2014-12-14 19.54.46

Nu är det jul igen!

Yes, I am Scotland bound once more, arriving in Dundee for my birthday tomorrow by way of Dublin and Edinburgh. Bertie and I got a tree this weekend from the farm around the corner and decorated it while watching Fanny & Alexander in accordance with tradition. There was some akvavit and monster king crab legs, too. Yum!

I expect to arrive jetlagged but happy to be spending my birthday with loved ones I have been away from far too long. Who knows? I may even get to all the things I should have done a while ago but was too crazy busy to do. Or not. I may just play video games, watch movies and sing along with “Let It Go” a few more thousand times with a certain four year old.

It doesn’t really matter. I do my best to enjoy where I am all the time, but it’s easier to do when it’s somewhere you long to be and with the ones you love. May you all be with the ones you love at this dark time of year. And if you want to wish me a happy birthday tomorrow? I don’t need expensive gifts or grand gestures, but I could always use some reviews. If you don’t have time for that, please consider sharing links to my stories (yes, even the freebies!) on social media. Every bit helps my little voice to be heard in the cacophony.

Be Kind to a Writer

Review: I Tell You It’s Love by Joe R. Lansdale & Daniele Serra


Joe R. Lansdale
Adapted and illustrated by Daniele Serra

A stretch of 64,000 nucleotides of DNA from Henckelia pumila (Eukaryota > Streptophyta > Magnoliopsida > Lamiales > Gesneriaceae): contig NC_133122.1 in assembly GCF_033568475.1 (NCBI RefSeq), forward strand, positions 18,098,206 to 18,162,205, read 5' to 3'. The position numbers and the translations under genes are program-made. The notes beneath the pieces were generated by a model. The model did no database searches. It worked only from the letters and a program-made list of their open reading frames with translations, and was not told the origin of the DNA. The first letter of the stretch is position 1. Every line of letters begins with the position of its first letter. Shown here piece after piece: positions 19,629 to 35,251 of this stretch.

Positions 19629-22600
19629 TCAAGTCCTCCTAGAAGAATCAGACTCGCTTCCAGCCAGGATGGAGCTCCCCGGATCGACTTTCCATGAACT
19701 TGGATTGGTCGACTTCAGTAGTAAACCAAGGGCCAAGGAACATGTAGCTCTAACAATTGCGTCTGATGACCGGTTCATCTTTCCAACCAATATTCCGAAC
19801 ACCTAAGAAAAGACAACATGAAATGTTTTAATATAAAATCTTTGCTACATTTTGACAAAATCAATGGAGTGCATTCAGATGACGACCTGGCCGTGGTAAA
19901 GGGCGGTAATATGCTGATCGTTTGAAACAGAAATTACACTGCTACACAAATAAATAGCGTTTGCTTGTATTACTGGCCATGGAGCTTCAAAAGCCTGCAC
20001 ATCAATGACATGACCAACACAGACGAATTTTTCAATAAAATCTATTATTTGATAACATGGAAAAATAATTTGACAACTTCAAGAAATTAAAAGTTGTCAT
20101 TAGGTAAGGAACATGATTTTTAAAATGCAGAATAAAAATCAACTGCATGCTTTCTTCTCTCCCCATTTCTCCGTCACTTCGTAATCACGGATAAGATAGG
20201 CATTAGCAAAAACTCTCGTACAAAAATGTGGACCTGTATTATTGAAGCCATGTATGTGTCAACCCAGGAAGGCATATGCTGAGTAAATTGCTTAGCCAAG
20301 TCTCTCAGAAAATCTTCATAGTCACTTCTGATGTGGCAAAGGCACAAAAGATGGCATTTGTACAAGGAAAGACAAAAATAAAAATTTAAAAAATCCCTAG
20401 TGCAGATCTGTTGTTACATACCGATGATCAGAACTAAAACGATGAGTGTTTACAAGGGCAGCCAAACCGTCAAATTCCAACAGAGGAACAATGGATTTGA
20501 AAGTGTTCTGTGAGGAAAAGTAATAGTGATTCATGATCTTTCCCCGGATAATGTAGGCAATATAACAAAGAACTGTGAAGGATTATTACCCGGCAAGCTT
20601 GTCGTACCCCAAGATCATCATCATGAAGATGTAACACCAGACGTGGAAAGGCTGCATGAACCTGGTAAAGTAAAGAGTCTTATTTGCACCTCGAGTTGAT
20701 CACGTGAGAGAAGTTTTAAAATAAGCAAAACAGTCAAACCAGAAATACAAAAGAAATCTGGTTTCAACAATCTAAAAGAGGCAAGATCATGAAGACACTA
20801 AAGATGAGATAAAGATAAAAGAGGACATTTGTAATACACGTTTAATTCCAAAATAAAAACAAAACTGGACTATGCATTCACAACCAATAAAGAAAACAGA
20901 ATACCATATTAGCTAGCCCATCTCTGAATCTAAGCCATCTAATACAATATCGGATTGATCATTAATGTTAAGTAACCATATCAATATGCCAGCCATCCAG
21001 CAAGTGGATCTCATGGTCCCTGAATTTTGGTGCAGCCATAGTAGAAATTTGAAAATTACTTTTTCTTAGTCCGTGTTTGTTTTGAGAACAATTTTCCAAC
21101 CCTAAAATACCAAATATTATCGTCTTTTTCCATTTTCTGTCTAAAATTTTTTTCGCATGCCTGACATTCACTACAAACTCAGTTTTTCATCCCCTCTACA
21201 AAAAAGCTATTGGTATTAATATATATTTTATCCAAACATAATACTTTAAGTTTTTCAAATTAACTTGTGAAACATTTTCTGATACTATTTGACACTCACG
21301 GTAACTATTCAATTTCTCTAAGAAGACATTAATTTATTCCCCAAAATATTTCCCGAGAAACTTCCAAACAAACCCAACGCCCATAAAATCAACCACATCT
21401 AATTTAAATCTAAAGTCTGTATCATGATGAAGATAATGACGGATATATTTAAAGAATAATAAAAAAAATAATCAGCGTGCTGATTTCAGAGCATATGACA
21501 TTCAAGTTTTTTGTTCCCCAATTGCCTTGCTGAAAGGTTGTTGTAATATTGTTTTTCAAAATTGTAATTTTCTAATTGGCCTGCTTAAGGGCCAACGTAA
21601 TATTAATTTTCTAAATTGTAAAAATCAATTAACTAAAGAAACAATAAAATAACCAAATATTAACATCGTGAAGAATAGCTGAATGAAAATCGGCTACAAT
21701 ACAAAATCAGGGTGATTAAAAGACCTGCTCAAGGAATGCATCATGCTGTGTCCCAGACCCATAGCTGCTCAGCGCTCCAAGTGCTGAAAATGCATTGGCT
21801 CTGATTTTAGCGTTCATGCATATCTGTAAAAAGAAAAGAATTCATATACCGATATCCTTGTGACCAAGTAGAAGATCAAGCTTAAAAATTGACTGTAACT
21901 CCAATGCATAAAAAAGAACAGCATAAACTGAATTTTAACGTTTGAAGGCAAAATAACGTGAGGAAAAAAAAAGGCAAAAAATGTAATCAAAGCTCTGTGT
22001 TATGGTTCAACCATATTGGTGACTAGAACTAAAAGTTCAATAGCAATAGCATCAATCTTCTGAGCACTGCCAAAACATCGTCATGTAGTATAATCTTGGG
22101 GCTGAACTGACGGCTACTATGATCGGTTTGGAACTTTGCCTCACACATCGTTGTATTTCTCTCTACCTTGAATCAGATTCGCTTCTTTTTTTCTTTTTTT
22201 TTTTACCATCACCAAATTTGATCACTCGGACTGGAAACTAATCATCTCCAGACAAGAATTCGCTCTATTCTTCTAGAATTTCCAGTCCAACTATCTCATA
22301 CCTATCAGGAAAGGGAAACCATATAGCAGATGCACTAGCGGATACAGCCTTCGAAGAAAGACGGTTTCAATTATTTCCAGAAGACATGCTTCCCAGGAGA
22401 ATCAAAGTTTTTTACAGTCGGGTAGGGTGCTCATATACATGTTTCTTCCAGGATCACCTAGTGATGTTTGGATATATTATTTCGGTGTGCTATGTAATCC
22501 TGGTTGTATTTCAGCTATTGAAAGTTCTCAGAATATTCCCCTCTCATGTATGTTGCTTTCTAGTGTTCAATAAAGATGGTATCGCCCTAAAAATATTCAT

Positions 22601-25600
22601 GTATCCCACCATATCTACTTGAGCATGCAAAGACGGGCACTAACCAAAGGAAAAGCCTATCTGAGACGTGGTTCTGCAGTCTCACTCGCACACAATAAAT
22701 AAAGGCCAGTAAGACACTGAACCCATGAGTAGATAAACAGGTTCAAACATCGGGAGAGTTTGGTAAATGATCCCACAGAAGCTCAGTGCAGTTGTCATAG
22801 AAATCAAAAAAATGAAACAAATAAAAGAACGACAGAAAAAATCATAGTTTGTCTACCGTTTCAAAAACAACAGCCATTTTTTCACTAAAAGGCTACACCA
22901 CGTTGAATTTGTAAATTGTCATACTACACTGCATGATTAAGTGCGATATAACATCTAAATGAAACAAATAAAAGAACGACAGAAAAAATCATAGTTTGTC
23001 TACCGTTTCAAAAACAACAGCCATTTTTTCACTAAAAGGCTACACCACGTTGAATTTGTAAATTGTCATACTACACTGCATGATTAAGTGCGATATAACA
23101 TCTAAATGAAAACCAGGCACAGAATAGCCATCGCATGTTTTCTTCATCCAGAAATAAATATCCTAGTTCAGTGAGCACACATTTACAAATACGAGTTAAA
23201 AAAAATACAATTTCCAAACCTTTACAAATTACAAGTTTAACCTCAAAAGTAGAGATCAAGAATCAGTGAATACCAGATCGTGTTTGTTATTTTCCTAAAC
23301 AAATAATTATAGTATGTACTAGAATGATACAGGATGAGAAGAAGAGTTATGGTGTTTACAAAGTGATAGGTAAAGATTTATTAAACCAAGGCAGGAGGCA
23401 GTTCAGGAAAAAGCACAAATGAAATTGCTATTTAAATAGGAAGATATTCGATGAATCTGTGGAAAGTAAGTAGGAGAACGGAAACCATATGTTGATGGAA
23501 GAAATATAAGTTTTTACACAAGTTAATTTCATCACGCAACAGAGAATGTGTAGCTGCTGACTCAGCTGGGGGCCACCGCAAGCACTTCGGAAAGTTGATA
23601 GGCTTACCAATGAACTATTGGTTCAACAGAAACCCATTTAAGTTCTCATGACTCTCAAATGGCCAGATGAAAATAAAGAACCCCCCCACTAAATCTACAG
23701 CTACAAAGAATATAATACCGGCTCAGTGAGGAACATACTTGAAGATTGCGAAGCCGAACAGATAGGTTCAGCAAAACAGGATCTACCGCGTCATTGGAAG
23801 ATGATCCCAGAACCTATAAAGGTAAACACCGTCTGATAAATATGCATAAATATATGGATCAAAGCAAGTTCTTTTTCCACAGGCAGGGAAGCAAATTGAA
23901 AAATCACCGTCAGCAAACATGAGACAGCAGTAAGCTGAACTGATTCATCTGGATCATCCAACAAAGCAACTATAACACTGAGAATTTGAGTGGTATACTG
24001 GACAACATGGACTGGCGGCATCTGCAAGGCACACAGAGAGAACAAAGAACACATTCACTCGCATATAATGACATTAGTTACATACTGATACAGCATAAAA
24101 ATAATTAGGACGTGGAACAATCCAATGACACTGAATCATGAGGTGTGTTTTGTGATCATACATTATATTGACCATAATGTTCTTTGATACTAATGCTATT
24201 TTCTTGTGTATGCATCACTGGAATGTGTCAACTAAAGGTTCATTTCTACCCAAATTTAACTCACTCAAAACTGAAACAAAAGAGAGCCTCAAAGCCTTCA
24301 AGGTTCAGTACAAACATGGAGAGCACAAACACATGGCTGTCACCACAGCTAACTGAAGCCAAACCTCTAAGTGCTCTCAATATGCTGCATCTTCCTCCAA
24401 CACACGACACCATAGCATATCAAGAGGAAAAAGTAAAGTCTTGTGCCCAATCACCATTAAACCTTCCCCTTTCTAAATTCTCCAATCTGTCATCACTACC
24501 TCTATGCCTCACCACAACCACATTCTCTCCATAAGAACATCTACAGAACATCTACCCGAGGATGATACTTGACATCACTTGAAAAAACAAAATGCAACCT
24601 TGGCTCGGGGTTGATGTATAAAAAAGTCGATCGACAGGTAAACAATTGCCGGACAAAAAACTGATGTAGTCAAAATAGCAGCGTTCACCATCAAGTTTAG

Short Scary Tales Publications

Dark moments seem like sweetness and light to lovers who dance to the beat of a dying heart. Ugly is beauty to them, horror is their laughter, and souls, dark or bright need not apply.

This new collaboration between Lansdale and Serra is a marvel. I’ve been a fan of Lansdale’s forever: his writing mixes up horror and humour with a deceptively nonchanlant style that’s unmistakable as it is enjoyable. Serra is newer to me — I first came across his work as a cover artist for Fox Spirit Books on the BFSA-nominated Tales of Eve and the forthcoming European Monsters. His style is just as unmistakable — arresting, dark and full of atmosphere. The two together create a dark magic that delights even as it harrows.

It’s the hap-hap-happiest time of the year and all Gloria wants for Christmas is pain and more pain. And then maybe someone else’s pain. He thinks she has “no eyes, just sparkles of light where they should have been” and he’s ready to give her all the pain she wants. In a lost town where bats seem to infest every skyline and even the room where the two of them play their games. Serra’s watercolours convey a world where everyone juts out sharp edges and wisps of shadow, as if the things that linger in their wake have presence. “The dripping blood and the long sharp knives that murmured through flesh like a lover’s whisper cutting the dark.” Love is a pain but pain is a drug. And like all drugs it loses its power the more you get. How much is too much?

The words and images will haunt you, but you won’t want to look away. You could frame every page of this book and create a gallery, preferably down a stairwell to make a grim descent — but you might not be able to make it back up again.

I TELL YOU IT’S LOVE – Lansdale/Serra
Graphic Novel Series #3
Publisher: Short, Scary Tales Publications
Subject: Horror
Release Date: November 24, 2014

ISBN: 978-1-909640-24-5, Oversized Hardcover (8 x 11 inches), Full Colour, 94 pages, £19.95